Diarrhoea Vaccination for Infants Starts 2015

The government is to vaccinate all children against a virus that causes acute diarrhoea, Dr Elioda Tumwesigye, the health state minister in charge of general duties, has announced.

Speaking at a policy dialogue on reducing infant and child mortality in Uganda last week, Dr Tumwesigye said the vaccination drive against the rotavirus would start next year. The rotavirus, transmitted through consumption of food or drinks contaminated with faecal matter, accounts for 10 per cent (nearly 20,000) under-five deaths in Uganda.

“Many of our children are dying of vaccine- preventable diseases and by introducing the rotavirus vaccine in routine vaccination, Uganda will drastically reduce infant and child mortality,” said Dr Tumwesigye at the policy dialogue, which was organised by the Aocates Coalition for Development and Environment (ACODE).

The vaccination campaign will be supported by the Gavi Alliance.

Possible dividends:

The World Health Organisation (WHO) says that if all Gavi-supported countries – Uganda inclusive – used the rotavirus vaccine, 180,000 deaths and six million hospital admissions associated with acute diarrhoea would be averted each year. The vaccine is already available in private hospitals where it costs around Shs 95,000.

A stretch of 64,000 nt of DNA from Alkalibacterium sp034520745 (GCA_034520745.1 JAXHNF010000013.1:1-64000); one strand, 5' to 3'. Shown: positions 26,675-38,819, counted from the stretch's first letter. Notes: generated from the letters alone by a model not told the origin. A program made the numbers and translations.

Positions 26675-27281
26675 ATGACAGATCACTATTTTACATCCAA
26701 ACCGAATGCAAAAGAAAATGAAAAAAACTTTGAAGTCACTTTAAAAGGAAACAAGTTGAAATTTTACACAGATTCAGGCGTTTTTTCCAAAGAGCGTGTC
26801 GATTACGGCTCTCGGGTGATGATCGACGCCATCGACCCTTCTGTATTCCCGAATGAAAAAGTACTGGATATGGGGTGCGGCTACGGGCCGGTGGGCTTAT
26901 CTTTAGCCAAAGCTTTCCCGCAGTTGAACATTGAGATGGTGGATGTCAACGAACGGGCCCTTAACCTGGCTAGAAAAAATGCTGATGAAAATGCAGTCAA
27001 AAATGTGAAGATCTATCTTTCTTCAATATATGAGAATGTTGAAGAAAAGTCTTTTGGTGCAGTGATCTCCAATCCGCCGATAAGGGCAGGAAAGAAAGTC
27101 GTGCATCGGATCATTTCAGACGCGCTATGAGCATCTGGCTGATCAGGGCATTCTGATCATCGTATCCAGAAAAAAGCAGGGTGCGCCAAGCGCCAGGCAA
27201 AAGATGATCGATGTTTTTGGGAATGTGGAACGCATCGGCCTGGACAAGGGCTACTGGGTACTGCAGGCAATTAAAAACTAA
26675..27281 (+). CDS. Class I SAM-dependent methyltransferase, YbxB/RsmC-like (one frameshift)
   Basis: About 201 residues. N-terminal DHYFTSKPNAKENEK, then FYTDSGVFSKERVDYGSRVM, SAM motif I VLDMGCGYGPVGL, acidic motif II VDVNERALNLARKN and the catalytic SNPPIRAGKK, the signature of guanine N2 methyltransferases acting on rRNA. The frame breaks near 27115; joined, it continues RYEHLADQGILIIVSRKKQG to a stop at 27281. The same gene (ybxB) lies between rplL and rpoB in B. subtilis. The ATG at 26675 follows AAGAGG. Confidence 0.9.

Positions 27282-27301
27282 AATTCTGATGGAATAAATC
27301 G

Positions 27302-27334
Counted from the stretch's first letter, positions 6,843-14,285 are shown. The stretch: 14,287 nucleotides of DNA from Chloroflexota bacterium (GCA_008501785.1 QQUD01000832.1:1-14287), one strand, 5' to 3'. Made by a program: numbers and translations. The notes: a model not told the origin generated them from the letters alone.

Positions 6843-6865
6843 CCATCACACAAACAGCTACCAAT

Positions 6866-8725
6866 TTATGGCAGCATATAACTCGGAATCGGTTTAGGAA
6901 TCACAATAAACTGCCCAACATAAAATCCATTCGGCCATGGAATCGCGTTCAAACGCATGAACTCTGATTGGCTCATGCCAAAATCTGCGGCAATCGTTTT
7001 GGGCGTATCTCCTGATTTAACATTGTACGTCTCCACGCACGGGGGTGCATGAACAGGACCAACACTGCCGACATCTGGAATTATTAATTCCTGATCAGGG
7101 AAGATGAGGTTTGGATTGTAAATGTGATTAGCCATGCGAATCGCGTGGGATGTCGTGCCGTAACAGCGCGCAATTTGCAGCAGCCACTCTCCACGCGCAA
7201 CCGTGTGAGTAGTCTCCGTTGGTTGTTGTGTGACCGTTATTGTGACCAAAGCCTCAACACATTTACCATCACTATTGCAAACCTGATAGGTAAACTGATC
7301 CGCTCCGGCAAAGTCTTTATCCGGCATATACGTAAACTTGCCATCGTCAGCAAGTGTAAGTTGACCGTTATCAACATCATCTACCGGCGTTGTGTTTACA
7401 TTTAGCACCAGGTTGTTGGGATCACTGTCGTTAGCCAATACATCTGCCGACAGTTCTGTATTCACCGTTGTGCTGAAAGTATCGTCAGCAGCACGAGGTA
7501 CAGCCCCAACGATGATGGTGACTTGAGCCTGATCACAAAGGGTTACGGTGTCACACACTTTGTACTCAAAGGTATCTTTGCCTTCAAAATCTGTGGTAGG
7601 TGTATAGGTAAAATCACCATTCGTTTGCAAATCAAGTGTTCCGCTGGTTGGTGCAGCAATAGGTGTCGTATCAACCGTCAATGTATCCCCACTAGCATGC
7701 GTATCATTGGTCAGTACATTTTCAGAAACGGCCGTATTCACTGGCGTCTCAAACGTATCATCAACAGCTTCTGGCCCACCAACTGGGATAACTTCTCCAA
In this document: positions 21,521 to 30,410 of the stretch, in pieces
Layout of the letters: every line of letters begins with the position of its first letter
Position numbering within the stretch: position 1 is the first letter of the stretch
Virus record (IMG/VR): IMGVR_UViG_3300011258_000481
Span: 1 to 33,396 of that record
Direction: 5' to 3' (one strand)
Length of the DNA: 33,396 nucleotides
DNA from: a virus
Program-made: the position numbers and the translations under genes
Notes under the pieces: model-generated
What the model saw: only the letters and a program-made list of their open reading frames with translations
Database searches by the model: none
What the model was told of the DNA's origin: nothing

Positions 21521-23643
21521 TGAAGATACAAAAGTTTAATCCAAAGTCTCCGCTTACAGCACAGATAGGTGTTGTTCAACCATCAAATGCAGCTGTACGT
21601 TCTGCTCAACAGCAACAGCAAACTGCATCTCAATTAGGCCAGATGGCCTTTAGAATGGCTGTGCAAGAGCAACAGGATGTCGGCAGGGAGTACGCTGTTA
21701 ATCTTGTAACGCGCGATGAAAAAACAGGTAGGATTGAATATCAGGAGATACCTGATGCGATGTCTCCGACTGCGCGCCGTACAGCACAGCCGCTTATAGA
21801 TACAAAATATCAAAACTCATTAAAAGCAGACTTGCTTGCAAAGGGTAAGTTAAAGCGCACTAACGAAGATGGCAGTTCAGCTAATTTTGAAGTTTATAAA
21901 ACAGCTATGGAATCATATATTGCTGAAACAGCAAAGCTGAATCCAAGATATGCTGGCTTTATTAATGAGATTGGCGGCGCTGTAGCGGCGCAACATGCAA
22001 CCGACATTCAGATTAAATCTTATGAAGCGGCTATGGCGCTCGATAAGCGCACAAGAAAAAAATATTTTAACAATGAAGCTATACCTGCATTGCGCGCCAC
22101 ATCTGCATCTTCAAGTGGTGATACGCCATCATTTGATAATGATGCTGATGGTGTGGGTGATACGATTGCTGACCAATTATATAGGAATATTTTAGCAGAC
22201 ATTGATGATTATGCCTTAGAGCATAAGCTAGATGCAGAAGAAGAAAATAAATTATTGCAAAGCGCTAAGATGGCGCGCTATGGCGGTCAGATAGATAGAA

Child and infant mortality is a major concern in Uganda because each year, approximately 200,000 children under the age of five die from preventable illnesses, especially malaria, diarrhoea and pneumonia. Uganda has witnessed a recent acceleration in the reduction of under-five deaths from 137 to 90 per 1,000 live births between 2006 and 2011.

However, more effort is needed in meeting the Millennium Development Goal (MDG) 4 target of reducing these deaths to 56 per 1,000 live births by 2015.

Dr Flavia Mpanga, who works with the United Nations Children’s Fund (Unicef), urged the public to adopt simple cost-effective interventions such as hand washing with soap and water, taking safe drinking water and observing proper hygiene.

Source : The Observer

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